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Starlight shines on Loewy

Former Alliance exec joins film channel project

TORONTO

Veteran Canuck industryite Victor Loewy has unveiled his post-Alliance Films plans.

The former CEO is teaming with longtime colleague Robert Lantos and several major industry players on Starlight, a new digital TV channel devoted to Canadian theatrical features, TV movies and docs.

Loewy, who set up Vivafilm with Lantos in the 1970s and went on to co-found Alliance Films with him in 1985, did not reveal future plans when the distrib was bought by rival eOne for C$225 million ($228 million) on Jan. 9

However it’s now clear that Lantos, who quit Alliance in 1998 to set up Serendipity Point Films, had invited Loewy to join him on the Starlight project.

It was made public this week that an application for the proposed channel, to be considered for mandatory distribution on Canuck cablers and satcasters, had been sent to federal broadcast regulator the CRTC on June 1.

Loewy, Lantos and Canaccord Financial chair David Kassie have put up $15 million seed money and are listed as officers on the proposed board, which also includes Mongrel Media prexy Hussain Amarshi, former Serendipity exec producer Mark Musselman and former Canadian Media Production Assn. chairman Norm Bolen.

Bolen, tapped as Starlight’s prexy and CEO, told Variety the venture is “a once-in-a-lifetime” chance to address funding problems Canadian filmmakers face due to declining support from broadcasters and pay TV channels for domestic features.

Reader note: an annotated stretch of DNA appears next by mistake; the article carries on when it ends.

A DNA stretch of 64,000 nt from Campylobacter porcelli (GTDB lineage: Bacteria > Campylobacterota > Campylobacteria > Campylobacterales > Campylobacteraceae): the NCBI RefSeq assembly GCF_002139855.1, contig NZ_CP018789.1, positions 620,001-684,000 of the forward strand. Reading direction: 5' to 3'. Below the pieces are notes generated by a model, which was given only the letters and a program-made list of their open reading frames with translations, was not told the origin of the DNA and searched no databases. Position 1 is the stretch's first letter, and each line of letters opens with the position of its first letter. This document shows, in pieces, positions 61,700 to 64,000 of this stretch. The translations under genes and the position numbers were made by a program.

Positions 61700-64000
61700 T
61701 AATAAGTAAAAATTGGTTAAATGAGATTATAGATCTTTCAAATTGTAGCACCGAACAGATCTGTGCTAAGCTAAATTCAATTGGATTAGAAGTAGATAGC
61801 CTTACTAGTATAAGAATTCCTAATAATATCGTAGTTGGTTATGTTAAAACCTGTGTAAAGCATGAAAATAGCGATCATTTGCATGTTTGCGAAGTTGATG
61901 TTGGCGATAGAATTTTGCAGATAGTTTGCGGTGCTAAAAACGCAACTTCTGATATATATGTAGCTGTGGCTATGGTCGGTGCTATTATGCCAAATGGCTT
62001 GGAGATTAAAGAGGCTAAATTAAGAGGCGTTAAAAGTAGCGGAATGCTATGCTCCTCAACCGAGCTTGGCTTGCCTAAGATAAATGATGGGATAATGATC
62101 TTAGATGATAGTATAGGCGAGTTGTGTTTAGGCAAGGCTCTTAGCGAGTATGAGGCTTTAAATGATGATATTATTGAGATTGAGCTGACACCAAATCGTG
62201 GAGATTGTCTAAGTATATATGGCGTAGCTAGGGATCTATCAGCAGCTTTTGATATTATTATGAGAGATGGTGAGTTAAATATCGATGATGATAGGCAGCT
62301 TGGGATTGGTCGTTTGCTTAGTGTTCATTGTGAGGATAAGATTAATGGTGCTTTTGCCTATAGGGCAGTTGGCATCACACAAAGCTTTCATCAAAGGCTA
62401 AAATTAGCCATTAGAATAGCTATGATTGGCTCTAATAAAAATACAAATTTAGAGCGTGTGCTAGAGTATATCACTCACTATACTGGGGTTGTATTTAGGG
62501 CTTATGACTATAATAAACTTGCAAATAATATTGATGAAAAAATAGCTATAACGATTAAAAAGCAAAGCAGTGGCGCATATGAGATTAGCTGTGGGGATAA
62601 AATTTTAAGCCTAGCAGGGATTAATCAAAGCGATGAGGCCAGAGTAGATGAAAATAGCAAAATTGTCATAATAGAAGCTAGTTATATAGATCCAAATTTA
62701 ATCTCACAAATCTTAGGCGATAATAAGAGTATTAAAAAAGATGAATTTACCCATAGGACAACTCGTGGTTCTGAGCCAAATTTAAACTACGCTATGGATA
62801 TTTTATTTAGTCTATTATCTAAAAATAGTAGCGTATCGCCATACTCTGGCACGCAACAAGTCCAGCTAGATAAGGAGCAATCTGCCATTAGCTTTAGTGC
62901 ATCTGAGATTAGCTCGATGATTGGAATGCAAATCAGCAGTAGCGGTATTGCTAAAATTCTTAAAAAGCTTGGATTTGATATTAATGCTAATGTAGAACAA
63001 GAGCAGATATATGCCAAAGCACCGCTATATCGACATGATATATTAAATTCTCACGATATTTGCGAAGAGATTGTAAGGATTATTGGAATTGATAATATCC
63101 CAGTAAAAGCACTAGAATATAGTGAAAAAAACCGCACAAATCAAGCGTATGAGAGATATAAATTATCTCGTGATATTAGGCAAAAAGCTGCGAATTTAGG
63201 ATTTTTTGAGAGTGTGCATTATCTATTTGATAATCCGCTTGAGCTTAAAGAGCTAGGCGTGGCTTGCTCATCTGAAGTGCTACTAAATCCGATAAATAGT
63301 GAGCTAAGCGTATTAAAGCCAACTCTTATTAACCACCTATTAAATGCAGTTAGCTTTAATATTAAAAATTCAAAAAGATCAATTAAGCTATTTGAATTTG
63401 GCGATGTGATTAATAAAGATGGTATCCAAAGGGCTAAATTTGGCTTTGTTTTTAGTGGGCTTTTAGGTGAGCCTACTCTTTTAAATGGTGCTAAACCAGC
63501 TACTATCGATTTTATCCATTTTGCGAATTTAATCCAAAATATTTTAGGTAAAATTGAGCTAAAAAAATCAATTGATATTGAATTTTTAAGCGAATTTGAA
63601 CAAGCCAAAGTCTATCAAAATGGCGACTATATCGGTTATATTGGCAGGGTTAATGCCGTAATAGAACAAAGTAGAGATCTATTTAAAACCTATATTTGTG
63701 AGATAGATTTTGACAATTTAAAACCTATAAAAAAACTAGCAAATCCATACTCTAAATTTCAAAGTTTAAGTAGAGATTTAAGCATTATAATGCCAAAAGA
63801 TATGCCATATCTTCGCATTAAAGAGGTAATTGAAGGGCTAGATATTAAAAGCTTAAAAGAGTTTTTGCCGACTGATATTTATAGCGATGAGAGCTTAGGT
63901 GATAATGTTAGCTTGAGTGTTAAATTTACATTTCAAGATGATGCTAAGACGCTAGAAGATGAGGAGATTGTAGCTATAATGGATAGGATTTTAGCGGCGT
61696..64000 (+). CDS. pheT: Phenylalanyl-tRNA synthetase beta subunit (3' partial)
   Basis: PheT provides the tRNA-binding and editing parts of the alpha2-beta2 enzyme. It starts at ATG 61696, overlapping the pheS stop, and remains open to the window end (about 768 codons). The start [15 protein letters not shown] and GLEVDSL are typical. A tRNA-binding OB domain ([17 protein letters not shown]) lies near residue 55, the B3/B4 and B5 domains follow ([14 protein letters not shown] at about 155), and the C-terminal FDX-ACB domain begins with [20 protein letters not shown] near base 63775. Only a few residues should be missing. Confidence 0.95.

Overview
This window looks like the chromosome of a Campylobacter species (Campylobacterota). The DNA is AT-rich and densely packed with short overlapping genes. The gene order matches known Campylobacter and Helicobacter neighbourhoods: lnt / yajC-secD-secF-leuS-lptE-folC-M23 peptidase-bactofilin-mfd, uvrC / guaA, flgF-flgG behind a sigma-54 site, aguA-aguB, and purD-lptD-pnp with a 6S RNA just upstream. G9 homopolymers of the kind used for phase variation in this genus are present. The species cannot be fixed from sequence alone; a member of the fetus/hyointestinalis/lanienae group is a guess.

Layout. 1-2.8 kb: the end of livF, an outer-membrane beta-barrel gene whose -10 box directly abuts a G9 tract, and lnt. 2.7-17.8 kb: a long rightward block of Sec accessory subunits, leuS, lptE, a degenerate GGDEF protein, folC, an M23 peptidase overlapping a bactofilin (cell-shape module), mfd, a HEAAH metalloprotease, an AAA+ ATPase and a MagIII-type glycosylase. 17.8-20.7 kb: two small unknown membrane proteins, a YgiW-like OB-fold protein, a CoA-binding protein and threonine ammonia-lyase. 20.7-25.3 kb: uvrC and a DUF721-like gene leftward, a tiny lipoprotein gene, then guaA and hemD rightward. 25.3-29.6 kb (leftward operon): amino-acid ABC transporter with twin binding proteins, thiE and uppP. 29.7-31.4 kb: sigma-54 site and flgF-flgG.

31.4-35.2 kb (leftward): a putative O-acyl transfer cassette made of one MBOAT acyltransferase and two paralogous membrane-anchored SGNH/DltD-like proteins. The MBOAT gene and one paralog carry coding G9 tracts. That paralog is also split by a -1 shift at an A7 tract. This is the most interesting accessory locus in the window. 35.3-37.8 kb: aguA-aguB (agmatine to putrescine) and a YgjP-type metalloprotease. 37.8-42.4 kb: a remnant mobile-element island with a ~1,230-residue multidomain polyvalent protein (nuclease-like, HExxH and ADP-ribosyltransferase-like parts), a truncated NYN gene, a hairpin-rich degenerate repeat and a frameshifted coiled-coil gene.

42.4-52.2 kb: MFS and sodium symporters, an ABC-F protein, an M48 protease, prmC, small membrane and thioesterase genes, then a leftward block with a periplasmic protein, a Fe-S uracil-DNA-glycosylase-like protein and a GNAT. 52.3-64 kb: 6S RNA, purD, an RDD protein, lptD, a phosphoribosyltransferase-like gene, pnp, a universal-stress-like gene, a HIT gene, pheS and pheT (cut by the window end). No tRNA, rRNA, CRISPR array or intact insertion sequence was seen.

If approved, the channel would be available to all digital TV subscribers in English Canada, some nine million households, at the estimated cost of 3¢ per day.

A unique feature of the proposal is an estimated $22 million annual fund that will provide full financing for eight-to-12 Canadian features a year — the only other financing required being government tax credits.

The fund would be run by the channel, which would have first broadcast window, and allow for theatrical and home video release.

“Canadians have told us they want to see Canadian films on TV so we’re filling a gap that’s been created in recent years,” said Bolen, referring to a survey commissioned by the channel last year and a 2012 Dept. of Canadian Heritage survey.

The CRTC will start hearings to consider applications for mandatory carriage April 23.

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